Scientists from Skoltech, IPCP RAS, MSU and UFU considered the application of emerging photovoltaics in spacecrafts and satellites and explored the radiation stability of perovskite solar cells with respect to g-rays exposure. Results of this study were published in a Journal of Physical Chemistry Letters and featured on a journal cover page.
Perovskite solar cells represent a highly promising emerging photovoltaic (PV) technology. Since the development of the first solar cells based on complex lead-halides with perovskite structure in 2009, their power conversion efficiency (PCE) was increased from 3.8% to ca. 24%. Such progress was never achieved before for any other PV technology. International scientific community believes in a big future of perovskite solar cells, considering them as a good replacement for expensive Si-based solar panels. In addition to potentially very low fabrication cost, perovskite solar cells are much lighter than traditional solar cells, which makes them attractive for space applications.
The research team led by Prof. Pavel Troshin was among the first groups in the world exploring potential applications of perovskite solar cells in satellites and spacecrafts. Skoltech PhD student Aleksandra Boldyreva explains the main result of her work: “Solar cells in space should withstand not only a severe solar radiation but also must be tolerant to high doses of gamma rays to achieve stable operation for years. In our work, we investigated complex lead halide Cs0.15MA0.10FA0.75Pb(Br0.17I0.83)3 with perovskite crystal lattice known in the literature as triple-cation perovskite and considered to be the most stable within this family of materials. The perovskite thin films and solar cells were exposed to g-rays in doses ranging up to 5000 Gy. Solar cells appeared to be rather stable when exposed to 300 Gy of g-rays, however higher doses resulted in a rapid decay of short circuit current density (Jsc) and power conversion efficiency of the devices. Using a set of complementary analytical techniques, we have revealed that the main reason for device degradation is related to halide phase segregation induced by g-rays. In other words, I- and Br- ions leave the lattice of a mixed crystal and tend to form separate amorphous or crystalline domains enriched with bromine or iodine. Such unusual effect of halide phase segregation induced by g-rays was revealed by our group for the first time”.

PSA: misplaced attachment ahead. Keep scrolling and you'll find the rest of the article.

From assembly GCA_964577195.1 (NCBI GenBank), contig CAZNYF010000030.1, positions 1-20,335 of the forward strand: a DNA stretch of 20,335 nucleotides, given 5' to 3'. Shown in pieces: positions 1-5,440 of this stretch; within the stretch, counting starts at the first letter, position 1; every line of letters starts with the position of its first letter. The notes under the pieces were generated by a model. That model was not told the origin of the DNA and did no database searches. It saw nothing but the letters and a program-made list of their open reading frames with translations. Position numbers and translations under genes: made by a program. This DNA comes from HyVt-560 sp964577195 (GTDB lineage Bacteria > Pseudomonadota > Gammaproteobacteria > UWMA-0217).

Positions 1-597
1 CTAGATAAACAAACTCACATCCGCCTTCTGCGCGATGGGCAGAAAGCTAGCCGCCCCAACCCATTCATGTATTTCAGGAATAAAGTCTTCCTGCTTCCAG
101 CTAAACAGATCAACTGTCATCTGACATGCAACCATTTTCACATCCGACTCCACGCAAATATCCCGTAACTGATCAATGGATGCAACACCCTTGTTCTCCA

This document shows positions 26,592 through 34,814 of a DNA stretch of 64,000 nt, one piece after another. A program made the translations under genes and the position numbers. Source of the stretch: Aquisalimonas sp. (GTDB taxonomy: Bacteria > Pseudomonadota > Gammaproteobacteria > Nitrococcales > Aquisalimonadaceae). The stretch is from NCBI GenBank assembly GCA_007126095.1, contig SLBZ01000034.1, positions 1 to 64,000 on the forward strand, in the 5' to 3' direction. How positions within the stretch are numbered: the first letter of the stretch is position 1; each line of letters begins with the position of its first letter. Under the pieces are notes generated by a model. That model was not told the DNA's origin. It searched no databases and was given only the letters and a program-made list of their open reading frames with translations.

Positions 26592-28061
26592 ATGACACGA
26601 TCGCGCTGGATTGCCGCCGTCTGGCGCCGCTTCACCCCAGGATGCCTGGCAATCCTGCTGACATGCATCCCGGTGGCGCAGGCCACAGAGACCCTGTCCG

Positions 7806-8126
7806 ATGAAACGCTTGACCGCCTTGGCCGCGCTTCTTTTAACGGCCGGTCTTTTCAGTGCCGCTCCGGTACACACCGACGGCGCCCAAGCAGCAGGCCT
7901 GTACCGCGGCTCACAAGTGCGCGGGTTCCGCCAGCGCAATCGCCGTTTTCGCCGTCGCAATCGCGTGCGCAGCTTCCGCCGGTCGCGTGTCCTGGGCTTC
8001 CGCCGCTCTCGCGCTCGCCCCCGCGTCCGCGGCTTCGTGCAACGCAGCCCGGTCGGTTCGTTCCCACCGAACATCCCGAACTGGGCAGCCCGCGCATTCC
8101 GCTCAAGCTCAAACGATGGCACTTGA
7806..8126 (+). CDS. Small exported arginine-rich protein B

To summarize, Skoltech scientists figured out that the mixed halide triple cation perovskites so far are not suitable for space applications. Some new types of materials with enhanced stability should be designed, which is currently one of the main goals of Prof. Troshin’ research group.
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